Straight Razor

By Randall Mann Randall Mann Read the Q & A
He slid the stiff blade up to my ear:
Oh, fear,

this should have been thirst, a cheapening act.
But I lacked,

as usual, the crucial disbelief. Sticky, cold,
a billfold

wet in my mouth, wrists bound by his belt,
I felt

like the boy in a briny night pool, he who found
the drowned

body, yet still somehow swam with an unknown joy.
That boy.

Source: Poetry (April 2010).


This poem originally appeared in the April 2010 issue of Poetry magazine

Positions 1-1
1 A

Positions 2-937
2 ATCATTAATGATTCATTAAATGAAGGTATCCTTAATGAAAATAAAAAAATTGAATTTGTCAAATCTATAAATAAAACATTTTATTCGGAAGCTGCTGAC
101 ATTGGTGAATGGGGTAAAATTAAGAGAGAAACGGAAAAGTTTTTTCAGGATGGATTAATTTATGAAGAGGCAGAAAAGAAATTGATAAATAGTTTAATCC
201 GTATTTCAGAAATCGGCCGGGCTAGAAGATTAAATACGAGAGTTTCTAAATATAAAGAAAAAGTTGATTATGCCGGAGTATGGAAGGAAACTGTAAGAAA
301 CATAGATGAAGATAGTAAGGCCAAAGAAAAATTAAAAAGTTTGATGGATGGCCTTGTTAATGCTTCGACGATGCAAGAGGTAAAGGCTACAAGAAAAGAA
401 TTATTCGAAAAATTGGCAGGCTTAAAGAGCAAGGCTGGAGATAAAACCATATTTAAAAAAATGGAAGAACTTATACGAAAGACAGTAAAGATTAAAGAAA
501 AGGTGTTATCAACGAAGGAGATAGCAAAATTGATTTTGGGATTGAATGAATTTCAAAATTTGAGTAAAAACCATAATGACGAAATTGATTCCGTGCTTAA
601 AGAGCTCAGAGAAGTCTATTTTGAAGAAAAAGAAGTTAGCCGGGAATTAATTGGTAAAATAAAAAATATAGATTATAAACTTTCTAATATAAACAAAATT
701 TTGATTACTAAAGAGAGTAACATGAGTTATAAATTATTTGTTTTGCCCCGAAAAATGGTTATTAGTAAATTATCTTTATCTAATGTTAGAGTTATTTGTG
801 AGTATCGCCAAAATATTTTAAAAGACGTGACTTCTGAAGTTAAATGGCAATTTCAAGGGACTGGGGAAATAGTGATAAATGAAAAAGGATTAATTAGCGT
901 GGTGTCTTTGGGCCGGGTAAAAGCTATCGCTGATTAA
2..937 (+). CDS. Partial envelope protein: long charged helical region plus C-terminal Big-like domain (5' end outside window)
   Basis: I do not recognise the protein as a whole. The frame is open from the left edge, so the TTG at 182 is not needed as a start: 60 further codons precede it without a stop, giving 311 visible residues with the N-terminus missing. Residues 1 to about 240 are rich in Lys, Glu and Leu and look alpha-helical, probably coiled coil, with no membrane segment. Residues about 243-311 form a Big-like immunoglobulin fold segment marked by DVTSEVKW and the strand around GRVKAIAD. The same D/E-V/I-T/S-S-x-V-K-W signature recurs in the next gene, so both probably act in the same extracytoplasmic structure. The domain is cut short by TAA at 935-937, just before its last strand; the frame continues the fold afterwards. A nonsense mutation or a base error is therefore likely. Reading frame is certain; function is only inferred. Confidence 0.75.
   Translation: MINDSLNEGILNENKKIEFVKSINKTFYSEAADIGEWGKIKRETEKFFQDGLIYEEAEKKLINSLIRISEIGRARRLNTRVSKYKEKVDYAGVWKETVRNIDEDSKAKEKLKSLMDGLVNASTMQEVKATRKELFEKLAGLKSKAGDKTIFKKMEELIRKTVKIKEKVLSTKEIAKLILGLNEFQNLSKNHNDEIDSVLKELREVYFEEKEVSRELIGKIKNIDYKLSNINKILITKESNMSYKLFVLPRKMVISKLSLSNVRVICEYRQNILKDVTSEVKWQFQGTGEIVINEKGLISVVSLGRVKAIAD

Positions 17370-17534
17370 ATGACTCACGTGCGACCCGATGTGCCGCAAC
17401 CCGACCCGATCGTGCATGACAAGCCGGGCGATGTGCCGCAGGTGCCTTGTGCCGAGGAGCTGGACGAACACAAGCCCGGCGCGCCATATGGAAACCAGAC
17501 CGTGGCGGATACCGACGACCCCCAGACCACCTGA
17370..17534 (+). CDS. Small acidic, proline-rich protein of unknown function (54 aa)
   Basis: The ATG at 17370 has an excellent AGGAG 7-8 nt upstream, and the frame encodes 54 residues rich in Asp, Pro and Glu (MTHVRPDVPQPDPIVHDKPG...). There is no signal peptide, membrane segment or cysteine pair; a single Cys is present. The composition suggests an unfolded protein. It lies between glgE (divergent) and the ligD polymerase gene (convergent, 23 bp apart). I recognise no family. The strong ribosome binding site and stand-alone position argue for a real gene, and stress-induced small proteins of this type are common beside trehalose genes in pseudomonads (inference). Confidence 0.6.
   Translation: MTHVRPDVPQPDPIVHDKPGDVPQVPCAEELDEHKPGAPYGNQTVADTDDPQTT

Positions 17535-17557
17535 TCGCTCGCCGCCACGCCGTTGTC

April 2010
 Randall  Mann


Randall Mann’s poems are often set within the landscape of Florida or California. Influenced by Philip Larkin, Elizabeth Bishop, and Donald Justice, Mann’s poetry—at once vulnerable, unflinching, and brave in its ambivalence—explores themes of loss, attraction, brutality, and expectation. Of his preference for working in form, Mann says, “Form helps me approach more comfortably the personal, helps me harden argument.”

Mann is . . .

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Poem Categorization

SUBJECT Relationships, Love


Poetic Terms Free Verse, Rhymed Stanza

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Originally appeared in Poetry magazine.

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